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Spatiotemporal Analysis of Hydrogen Requirement to Minimize Seasonal Variability in Future Solar and Wind Energy in South Korea


Renewable energy supply is essential for carbon neutrality; however, technologies aiming to optimally utilize renewable energy sources remain insufficient. Seasonal variability in renewable energy is a key issue, which many studies have attempted to overcome through operating systems and energy storage. Currently, hydrogen is the only technology that can solve this seasonal storage problem. In this study, the amount of hydrogen required to circumvent the seasonal variability in renewable energy supply in Korea was quantified. Spatiotemporal analysis was conducted using renewable energy resource maps and power loads. It was predicted that 50% of the total power demand in the future will be met using solar and wind power, and a scenario was established based on the solar-to-wind ratio. It was found that the required hydrogen production differed by approximately four-times, depending on the scenarios, highlighting the importance of supplying renewable energy at an appropriate ratio. Spatially, wind power was observed to be unsuitable for the physical transport of hydrogen because it has a high potential at mountain peaks and islands. The results of this study are expected to aid future hydrogen research and solve renewable energy variability problems.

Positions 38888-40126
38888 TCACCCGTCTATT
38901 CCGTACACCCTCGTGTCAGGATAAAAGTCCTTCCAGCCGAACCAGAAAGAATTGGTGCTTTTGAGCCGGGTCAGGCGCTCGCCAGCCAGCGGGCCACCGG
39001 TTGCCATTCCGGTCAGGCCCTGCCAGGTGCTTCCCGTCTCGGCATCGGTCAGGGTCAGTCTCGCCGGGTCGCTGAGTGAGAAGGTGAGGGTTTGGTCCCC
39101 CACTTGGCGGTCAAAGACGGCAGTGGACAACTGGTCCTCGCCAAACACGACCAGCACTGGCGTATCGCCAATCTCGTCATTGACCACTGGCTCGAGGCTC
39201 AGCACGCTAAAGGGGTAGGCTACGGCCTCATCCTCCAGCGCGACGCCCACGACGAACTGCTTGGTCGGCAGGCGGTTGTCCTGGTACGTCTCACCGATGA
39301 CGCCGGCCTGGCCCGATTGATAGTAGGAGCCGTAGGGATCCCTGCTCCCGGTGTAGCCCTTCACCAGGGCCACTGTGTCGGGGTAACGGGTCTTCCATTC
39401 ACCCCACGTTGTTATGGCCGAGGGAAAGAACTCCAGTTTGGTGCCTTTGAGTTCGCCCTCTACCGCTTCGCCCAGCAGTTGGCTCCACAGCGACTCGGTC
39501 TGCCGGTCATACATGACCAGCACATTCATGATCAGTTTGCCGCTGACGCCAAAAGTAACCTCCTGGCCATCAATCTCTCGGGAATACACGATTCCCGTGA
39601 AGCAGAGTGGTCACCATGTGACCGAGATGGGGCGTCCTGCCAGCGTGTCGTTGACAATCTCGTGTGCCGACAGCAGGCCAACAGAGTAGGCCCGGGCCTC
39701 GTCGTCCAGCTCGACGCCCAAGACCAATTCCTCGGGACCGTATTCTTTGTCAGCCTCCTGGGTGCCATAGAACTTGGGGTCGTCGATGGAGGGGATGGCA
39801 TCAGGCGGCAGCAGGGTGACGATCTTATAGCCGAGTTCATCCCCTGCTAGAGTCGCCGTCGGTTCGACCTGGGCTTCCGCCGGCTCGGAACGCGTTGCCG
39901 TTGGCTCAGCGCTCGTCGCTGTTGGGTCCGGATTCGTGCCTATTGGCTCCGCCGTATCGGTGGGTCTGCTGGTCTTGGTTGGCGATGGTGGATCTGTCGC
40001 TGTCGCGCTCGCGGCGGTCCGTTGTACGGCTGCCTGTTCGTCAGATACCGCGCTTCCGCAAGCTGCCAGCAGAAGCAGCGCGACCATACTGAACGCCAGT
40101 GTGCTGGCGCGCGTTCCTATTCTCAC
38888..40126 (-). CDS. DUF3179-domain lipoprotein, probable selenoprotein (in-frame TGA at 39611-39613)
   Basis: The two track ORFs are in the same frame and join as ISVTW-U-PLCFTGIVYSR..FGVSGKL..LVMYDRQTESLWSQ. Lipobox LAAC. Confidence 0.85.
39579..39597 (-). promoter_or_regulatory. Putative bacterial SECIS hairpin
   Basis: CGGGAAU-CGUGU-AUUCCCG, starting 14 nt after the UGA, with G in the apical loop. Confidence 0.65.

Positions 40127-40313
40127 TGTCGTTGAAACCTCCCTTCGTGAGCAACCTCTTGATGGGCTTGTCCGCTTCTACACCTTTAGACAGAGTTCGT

Funding source: This work was supported by the Korea Institute of Energy Technology Evaluation and Planning (KETEP), grant funded by the Korean Government (MOTIE) (No. 20223030010090 / KIER C2-4334, “Development of 100m × 100m grid photovoltaic market potential analysis model in Korea and data platform”).
Related subjects: Policy & Socio-Economics
Countries: Korea, Republic of

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